CAIRO (AP) — Gulf Arab officials are considering setting up a fund that would help Bahrain and Oman deal with some of the economic issues that have helped stoke unrest in those two nations, an official with the six-nation Gulf Cooperation Council said Sunday.
GCC finance ministers had met a day earlier in the Saudi Arabian capital and expectations were that they would announce what officials, ahead of that gathering, had described as a Gulf “Marshall Plan” to help Manama and Muscat. The plan called for a hefty financial contribution by the four wealthier GCC member states that would target key economic issues such as a housing shortage and unemployment.
The financial boost is seen as pivotal for Bahrain and Oman, whose concurrent protests have brought the unrest that has thrown the Arab world into unprecedented turmoil right to Saudi Arabia’s doorstep. It also threatens to test the durability of the region’s monarchies, with nascent calls for demonstrations focusing largely on greater accountability by the rulers and a more direct political participation in government by the people.
“The political commitment is there” for such a plan, said John Sfakianakis, chief economist with the Riyadh, Saudi Arabia-based Banque Saudi-Fransi.
Bahrain’s protests are more rooted in sectarian strife, with the Shiite-majority demanding greater rights from the Sunni-minority monarchy. Oman, meanwhile, is seeing building pressures against the country’s sultan, who has tried to stave off the unrest with a Cabinet reshuffle and some financial measures. But neither country has the wealth of the other oil-rich GCC nations: Saudi Arabia, Kuwait, the United Arab Emirates and Qatar.
Momentum is building in the region for demonstrations. Calls for protests in Kuwait and Saudi Arabia this week have surfaced, and Riyadh issued a statement outlawing all forms of demonstrations as contrary to Islamic laws and Saudi values. It warned that security forces were authorized to take action against violators.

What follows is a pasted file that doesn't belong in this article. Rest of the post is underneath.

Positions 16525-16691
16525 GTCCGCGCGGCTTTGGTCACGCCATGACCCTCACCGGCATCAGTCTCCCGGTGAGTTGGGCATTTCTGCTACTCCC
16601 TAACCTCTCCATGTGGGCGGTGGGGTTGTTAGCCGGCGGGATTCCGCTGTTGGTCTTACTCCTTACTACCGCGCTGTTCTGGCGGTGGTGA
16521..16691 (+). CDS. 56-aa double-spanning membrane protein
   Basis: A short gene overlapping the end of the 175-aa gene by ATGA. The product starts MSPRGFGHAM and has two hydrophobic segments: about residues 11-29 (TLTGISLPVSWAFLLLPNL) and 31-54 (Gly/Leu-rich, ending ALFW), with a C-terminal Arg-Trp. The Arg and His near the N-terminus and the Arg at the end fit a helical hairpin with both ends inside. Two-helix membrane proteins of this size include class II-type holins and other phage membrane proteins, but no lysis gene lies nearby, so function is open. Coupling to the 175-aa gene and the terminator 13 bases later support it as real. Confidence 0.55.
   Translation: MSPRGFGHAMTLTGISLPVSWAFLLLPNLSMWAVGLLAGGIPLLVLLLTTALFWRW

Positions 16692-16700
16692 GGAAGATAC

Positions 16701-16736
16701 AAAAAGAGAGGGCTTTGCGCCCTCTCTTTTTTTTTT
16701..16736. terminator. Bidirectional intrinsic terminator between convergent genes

Unrest in Saudi Arabia is particularly worrisome for many. The kingdom sits atop the world’s largest proven reserves of conventional crude oil – much of it in the eastern provinces where the country’s minority Shiite population lives. The violence in Libya has already rattled oil markets and even the perception that oil supplies from Saudi Arabia could be disrupted would be enough to send shock waves through global oil markets.
GCC foreign ministers are slated to meet in the Emirati capital Abu Dhabi on Monday, with the GCC’s secretary general quoted in Gulf newspapers as saying that the meeting takes on “particular importance” given the unrest in the region.
It appears unlikely that the ministers will make any formal announcement about providing funds for Bahrain and Oman during that gathering, and many experts expect that the steps could take place behind the scenes, without the official framework of a fund or a specific plan.
Analysts said the general hope in the region is that propping up Bahrain and Oman will help the two nations address some of the economic catalysts behind the disquiet and that, in turn, could buy other GCC nations with more time to gradually phase in at least some of the political reforms that are being demanded.
“The money will be allocated,” said Sfakianakis. “It’s a matter of how they will do it and what will the mechanisms be.”